Google Takes a Swing at Email Spam
October 05, 2023
1 min 58 sec read
We all hate spam, right? We're not talking about the kind you get in a can, although that's a bit on the shady side, too.
We're talking about the annoying stuff you get in your email every day without fail. You could spend the rest of your life blocking and unsubscribing, and it wouldn't stop.
But, hey, Google to the rescue.
That's right, Google is taking a swing at spammers and hoping to knock it out of the park. The big question is, will we get caught in the middle?
The tech messiah plans to require anyone who sends more than 5,000 emails a day to follow their new protocol
, and if not, there will be some consequences.
Google says it won't send your emails to their recipients without you validating your profile. This is to help prevent malicious attacks and other threats that could be lurking somewhere.
To ensure these new Google protocols don't interfere with your business, whatever it is, Google has made a few suggestions that can help.
First, authenticate, authenticate, authenticate. Let Google know you're the real deal. You can do that by following the best practices set forth by Google, including setting up SPF or DKIM for your domain.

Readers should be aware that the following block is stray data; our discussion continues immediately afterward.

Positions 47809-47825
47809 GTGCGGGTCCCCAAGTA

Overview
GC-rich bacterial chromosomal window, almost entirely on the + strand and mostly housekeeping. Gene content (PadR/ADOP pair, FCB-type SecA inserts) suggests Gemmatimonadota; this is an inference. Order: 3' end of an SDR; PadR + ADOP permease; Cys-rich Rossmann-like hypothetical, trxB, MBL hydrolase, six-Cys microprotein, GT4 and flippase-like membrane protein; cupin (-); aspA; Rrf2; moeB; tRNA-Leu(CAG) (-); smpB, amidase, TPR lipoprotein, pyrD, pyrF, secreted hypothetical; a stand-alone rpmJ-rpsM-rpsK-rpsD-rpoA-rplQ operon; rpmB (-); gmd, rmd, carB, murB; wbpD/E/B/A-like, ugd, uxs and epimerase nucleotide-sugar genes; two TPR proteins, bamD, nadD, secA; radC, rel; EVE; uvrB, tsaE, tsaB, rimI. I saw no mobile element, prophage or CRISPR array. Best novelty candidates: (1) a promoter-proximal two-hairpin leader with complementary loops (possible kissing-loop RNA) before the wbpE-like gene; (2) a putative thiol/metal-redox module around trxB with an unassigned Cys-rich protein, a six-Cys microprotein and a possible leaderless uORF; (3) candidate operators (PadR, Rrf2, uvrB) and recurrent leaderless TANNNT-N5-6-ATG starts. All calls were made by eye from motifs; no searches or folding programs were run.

Second, make it easy to unsubscribe. Provide a one-click unsubscribe button and process the request within two days.
Third, ensure you send emails people want in an effort to avoid having them listed as spam. The goal is to keep your spam rate below 0.3%. There are applications you can use to help you find out your spam score. Heck, it might even be worked into your own server somewhere.
"These practices should be considered basic email hygiene, and many senders already meet most of these requirements," Google says.
Google states that after it started requiring that emails sent to a Gmail address have some form of authentication, they've seen the number of unauthenticated messages Gmail users receive plummet by 75%, decluttering inboxes and blocking billions of malicious messages. Now, they hope to take it a step further with this new policy.
Google said that industry partners like Yahoo are gearing up to implement some of the same safeguards, showing unity across the board for making email more pleasant and safe for all.
Google plans to start enforcing the new policy in February 2024, which gives you more than enough time to start getting ready. The good news is, if you're paying attention to those things mentioned above, you'll probably be in the clear.
So, to avoid getting stuck in the pipeline (or rather, getting your emails stuck), ensure you get all your ducks in a row for the February kick-off.
It doesn't matter if you fly solo or you're part of a huge brand blasting away those emails in an effort to bring in new customers, you don't want to get caught up in the pipeline. That's a huge mess that could cost you time and money.
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